Tags: Senate | bank | subsidy | Dodd-Frank

Senate Banking Subcommittee Looks at Big Bank Subsidies

By    |   Wednesday, 13 Aug 2014 07:48 AM

The Senate Banking Committee's Subcommittee on Financial Services and Consumer Protection, chaired by Sen. Sherrod Brown, D-Ohio, held a hearing July 31 titled "Examining the GAO Report on Expectations of Government Support for Bank Holding Companies" (BHCs).

Witnesses represented the group at the Government Accountability Office that conducted the study, as well as three academic critics and one K Street public policy shop.

The hearing generated enough controversy to merit a rating of 3 gavels as political theater, and it would have score 3.5 or more if Sen. Elizabeth Warren, D-Mass., had attended and asked one of her usual provocative questions on this subject. Last year Warren jousted with Treasury Secretary Jack Lew over what it would take to establish "with a straight face" that the policy of supporting "too big to fail" had really ended as supporters of Dodd-Frank contend.

The report was requested by Sen. David Vitter, R-La., who along with Brown and Warren has been a leading proponent of legislation to break up the banks that are too big to fail and were bailed out during the 2008 episode of the ongoing, permanent financial crisis in order to reduce the likelihood of another costly bailout in the next crisis, which even the strongest supporters of the Dodd-Frank Act acknowledge is virtually inevitable.

Brown began his opening statement by complaining that the leader of the study, Lawrence Evans, director of financial markets and community investment at GAO, built the study around interviews with corporate treasurers who were recommended to him by the U.S. Chamber of Commerce, a lobby group that has opposed breaking up the too big to fail banks.

Evans, in turn, complained that his most vocal critic on the panel, Edward Kane, a finance professor at Boston College, had misunderstood the study in asserting that the GAO had "bungled the assignment" to determine the extent of the subsidy because he used the wrong methodology.

However, Vitter credited the study for advancing the debate and helping to lead the committee toward a consensus on the proposed legislation.

Kane argued that Evans took too narrow a view of the subsidies BHCs enjoy by treating them as "bond insurance" and ignoring the effect of the ability of BHCs to issue virtually unlimited debt to finance excessive risk taking, by virtue of the willingness of investors to assume that the debt is backed by the government.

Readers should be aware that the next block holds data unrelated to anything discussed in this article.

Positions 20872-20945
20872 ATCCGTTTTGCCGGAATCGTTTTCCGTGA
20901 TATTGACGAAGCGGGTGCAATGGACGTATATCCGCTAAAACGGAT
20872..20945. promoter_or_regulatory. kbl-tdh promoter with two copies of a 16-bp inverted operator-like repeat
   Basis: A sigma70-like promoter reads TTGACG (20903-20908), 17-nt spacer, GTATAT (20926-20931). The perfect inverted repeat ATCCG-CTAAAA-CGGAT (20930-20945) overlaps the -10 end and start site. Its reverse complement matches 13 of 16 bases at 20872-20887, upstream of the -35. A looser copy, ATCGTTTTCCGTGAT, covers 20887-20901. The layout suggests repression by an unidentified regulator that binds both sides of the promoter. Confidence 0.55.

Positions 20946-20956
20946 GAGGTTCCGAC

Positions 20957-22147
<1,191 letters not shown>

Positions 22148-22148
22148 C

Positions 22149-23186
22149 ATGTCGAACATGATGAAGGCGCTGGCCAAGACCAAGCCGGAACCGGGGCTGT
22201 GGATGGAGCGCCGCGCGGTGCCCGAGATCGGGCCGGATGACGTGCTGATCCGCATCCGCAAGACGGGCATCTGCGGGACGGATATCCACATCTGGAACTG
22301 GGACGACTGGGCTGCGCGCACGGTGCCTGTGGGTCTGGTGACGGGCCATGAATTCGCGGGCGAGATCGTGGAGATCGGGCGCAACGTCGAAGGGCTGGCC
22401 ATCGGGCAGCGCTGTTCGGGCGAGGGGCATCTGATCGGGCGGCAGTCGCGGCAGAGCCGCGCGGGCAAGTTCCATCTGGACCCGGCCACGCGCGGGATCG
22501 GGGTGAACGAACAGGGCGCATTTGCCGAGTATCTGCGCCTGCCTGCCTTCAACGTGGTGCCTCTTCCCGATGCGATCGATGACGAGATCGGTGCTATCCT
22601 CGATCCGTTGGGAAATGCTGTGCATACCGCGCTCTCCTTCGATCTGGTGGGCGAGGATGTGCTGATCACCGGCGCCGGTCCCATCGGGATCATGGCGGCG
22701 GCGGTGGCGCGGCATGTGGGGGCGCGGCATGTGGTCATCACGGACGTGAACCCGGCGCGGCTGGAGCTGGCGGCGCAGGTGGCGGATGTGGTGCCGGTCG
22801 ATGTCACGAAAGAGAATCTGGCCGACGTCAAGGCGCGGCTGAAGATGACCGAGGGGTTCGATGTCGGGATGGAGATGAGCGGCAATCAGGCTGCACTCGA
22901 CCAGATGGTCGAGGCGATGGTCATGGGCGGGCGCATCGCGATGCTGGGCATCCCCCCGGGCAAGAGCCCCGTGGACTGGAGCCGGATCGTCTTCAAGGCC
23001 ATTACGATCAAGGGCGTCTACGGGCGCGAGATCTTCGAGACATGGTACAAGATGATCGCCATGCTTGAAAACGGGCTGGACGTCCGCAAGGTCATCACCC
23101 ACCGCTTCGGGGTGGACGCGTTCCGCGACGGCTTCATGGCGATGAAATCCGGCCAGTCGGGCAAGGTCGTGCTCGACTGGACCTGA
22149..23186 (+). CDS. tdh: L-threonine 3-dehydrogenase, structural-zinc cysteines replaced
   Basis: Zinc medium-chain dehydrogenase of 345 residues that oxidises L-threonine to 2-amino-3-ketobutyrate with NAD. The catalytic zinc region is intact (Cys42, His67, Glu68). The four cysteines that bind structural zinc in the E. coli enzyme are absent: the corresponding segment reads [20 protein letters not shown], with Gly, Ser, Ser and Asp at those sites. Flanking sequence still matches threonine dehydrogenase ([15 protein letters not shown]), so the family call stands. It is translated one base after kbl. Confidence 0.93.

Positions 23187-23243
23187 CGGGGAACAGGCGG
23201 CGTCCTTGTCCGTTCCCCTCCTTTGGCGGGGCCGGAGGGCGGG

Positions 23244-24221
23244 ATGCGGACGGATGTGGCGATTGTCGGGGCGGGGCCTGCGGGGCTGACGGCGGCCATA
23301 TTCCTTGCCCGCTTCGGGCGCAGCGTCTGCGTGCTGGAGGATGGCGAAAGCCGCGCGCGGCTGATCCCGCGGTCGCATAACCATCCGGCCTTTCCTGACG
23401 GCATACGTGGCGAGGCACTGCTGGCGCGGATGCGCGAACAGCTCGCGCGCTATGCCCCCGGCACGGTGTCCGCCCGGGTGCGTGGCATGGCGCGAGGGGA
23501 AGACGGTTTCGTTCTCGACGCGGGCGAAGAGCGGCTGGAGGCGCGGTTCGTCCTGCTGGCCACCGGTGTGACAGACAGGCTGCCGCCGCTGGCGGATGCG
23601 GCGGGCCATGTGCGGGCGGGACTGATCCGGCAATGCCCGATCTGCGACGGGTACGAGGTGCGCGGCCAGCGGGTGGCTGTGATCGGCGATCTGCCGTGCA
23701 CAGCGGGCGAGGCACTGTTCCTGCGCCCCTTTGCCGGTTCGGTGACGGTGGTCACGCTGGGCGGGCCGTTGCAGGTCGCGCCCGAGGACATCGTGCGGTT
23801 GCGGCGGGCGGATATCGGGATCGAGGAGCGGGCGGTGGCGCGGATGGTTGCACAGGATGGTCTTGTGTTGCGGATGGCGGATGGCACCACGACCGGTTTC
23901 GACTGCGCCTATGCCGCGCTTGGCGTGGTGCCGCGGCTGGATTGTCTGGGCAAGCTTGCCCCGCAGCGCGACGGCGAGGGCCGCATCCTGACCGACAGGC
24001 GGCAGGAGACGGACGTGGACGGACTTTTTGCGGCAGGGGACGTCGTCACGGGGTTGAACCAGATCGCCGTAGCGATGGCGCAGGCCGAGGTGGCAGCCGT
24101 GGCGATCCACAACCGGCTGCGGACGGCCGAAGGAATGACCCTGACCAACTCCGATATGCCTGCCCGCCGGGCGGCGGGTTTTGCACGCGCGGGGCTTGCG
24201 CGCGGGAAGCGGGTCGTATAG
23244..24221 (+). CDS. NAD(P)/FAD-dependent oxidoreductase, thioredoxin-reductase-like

Anat Admati, a professor of finance and economics at Stanford's Graduate School of Business and co-author of The Emperor's New Clothes, argues that BHCs are able to maintain themselves in a permanent state of distress by virtue of a free government subsidy.

Deniz Anginer, assistant professor of finance as the Virginia Tech Business School, and Douglas Holtz-Eakin, former director of the Congressional Budget Office, were more willing than Kane and Admati were to credit the reforms of Dodd-Frank for containing the extent of the subsidy.

Finally, despite the reference of Vitter to a growing consensus, the witnesses differed significantly in the remedies they propose. Kane proposes stronger corporate governance and law enforcement, while Admati would employ Prompt Corrective Action to require BHCs to raise enough capital to absorb the losses entailed by their risky activities.

Anginer proposes more transparent tracking of the subsidy as it changes during time, and Holtz-Eakin backs the proposal by Sen. Pat Toomey, R-Pa., and some other Republicans to write a new chapter of the bankruptcy code to clarify the extent to which creditors would be bailed out.

(Archived video can be found here.)

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Robert-Feinberg
The Senate Banking Committee's Subcommittee on Financial Services and Consumer Protection, chaired by Sen. Sherrod Brown, D-Ohio, held a hearing July 31 titled "Examining the GAO Report on Expectations of Government Support for Bank Holding Companies" (BHCs).
Senate, bank, subsidy, Dodd-Frank
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2014-48-13
Wednesday, 13 Aug 2014 07:48 AM
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